Europe needs historic comeback to win Ryder Cup

Associated Press
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Europe's Rory McIlroy reacts to chants from the crowd on the first tee before a singles match at the Ryder Cup PGA golf tournament Sunday, Sept. 30, 2012, at the Medinah Country Club in Medinah, Ill. (AP Photo/Charles Rex Arbogast)

MEDINAH, Ill. (AP) — With a big deficit to make up, Europe's day is going according to plan.

Except that part about Rory McIlroy showing up 10 minutes before his tee time.

With all 12 matches now on the course, Europe has the lead in four and has quieted the rowdy U.S. fans. One of those leads is courtesy of McIlroy, who made three straight birdies to go 2 up on Keegan Bradley through seven holes.

Not bad for a guy who didn't even have a chance to warm up.

The world's No. 1 player needed a police escort to the first tee Sunday morning after mixing up his time zones. Watching TV, he saw and heard that his tee time for his singles match against Keegan Bradley was 12:25 p.m.

One problem: That was Eastern time. Medinah Country Club, outside Chicago, is in the Central time zone.

"We didn't have that in mind," Europe captain Jose Maria Olazabal said. "All of the sudden we realized Rory was not here, and we started to look for him. Nobody knew. We finally got a hold of him."

Riding in the passenger seat of an unmarked squad car, McIlroy pulled up at the clubhouse 10 minutes before he and Bradley went off. That gave him just enough time to scarf down an energy bar, spend a minute on the putting green and get to the first tee.

He came down the stairs — at 11:22 a.m. — with a sheepish grin. In this day of smartphones and social media, fans were well aware of McIlroy's gaffe, and they serenaded him with chants of "Central time zone" and "What's your tee time?"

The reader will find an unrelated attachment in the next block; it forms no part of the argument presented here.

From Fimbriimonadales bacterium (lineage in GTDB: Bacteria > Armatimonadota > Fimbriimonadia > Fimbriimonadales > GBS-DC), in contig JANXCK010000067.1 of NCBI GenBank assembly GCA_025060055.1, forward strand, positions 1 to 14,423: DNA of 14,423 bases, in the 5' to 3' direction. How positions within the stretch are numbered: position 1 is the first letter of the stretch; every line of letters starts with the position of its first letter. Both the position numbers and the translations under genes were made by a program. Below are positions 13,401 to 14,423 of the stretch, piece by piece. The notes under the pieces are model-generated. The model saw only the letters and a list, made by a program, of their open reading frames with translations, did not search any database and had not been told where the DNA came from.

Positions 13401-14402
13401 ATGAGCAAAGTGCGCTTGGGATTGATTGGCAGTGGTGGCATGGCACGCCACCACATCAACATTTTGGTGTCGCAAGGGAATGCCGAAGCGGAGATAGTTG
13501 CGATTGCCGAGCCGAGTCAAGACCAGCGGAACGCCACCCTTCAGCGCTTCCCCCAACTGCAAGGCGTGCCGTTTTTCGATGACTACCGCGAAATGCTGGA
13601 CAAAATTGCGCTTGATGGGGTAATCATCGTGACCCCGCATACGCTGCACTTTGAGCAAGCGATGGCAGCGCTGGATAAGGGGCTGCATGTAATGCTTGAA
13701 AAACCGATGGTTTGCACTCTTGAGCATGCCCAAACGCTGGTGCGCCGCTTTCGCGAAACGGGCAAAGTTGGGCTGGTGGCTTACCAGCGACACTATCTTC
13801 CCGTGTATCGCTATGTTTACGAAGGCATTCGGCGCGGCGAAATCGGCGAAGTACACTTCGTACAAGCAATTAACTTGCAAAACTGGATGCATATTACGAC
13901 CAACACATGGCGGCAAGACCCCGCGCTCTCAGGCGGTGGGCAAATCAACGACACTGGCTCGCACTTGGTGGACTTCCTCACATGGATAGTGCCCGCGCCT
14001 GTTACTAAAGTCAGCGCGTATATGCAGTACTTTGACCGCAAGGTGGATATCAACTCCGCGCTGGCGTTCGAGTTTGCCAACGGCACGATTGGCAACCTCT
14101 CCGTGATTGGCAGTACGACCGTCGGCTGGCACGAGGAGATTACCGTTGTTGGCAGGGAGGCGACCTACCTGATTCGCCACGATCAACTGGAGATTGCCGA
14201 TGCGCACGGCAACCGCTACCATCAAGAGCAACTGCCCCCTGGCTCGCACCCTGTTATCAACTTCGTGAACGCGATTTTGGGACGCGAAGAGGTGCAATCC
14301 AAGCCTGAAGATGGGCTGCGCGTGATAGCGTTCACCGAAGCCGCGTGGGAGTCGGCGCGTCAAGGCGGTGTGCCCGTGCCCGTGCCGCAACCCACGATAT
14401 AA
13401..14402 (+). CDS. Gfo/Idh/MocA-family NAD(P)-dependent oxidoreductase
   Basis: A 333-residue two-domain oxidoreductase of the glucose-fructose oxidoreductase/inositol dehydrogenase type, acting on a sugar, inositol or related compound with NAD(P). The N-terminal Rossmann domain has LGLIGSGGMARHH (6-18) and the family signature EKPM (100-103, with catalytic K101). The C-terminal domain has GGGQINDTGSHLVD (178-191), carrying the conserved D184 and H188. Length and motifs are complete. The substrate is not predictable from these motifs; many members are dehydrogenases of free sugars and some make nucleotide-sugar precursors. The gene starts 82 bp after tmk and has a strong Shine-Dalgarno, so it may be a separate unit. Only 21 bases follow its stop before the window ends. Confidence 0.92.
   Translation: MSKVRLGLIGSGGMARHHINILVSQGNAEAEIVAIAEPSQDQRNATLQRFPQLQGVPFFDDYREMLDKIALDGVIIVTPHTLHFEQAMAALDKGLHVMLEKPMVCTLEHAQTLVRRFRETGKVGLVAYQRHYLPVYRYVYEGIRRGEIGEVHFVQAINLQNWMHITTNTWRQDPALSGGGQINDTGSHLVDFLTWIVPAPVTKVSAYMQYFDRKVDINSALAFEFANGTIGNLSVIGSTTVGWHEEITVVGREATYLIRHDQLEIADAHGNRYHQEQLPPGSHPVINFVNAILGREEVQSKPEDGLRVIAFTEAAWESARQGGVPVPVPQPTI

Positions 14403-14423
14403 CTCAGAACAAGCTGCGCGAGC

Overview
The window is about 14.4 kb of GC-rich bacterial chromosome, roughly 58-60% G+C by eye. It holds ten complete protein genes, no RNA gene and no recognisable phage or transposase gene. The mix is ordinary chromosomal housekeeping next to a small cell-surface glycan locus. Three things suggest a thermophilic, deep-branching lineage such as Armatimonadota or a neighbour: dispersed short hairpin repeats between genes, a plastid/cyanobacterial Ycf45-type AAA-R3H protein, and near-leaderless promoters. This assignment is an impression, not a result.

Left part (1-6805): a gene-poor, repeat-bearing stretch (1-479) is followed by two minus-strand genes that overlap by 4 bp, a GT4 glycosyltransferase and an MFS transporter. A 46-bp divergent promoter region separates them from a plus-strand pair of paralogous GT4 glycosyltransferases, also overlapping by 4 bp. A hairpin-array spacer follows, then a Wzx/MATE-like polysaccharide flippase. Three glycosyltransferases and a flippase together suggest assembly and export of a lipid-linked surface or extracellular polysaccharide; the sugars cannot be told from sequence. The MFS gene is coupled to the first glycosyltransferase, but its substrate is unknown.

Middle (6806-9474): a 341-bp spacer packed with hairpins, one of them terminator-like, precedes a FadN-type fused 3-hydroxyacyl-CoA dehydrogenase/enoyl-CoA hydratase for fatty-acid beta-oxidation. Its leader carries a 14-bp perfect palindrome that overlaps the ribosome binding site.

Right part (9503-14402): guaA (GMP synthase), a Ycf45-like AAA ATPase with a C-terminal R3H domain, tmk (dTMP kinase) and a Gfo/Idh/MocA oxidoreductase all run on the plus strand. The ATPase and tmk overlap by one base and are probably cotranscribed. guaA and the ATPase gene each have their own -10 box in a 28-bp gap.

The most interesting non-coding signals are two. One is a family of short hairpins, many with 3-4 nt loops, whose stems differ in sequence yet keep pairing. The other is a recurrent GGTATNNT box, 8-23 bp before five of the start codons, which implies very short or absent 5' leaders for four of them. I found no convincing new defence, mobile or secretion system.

McIlroy did a few quick twists and was up, and he promptly launched his opening drive well right of the fairway, the ball coming to rest in a nest of TV cables. McIlroy recovered quickly, however. When he chipped in from behind the green on No. 6, he roared and pumped his fists, and the American fans had no clever response.

It's exactly what Europe needs after coming into the day in a 10-6 hole. Yes, the U.S. delivered the largest comeback in Ryder Cup history after trailing by the same deficit at Brookline back in 1999. That was at home, though, and Bradley did his part to make sure the U.S. crowd was similarly amped up before the first ball was hit Sunday.

The Ryder Cup rookie, who's had more energy this week than a 4-year-old hopped on Pixy Stix, sprinted out to the first hole 45 minutes before his tee time, raising his arms and wiggling his fingers in a call for the fans to get even louder. They responded with a deafening roar that could be heard all over Medinah's No. 3.

But the Europeans had the momentum after Saturday's frenzied finish, and they quickly added to it Sunday. Just as the Americans did at Brookline, Olazabal front-loaded the lineup with his hottest players, sending Luke Donald, Ian Poulter, McIlroy and Justin Rose out first in hopes of building a lead.

Wearing the navy slacks and sweater and white polo shirt that were the trademark of their most beloved Ryder Cup player, the late Seve Ballesteros, they didn't disappoint. Poulter was the only one not leading, and no will ever count him out.

Called "The Postman" because he always delivers, Poulter reinforced that reputation by making five birdies to steal the last point from the Americans on Saturday. It was the only match Europe won when it trailed on the back nine.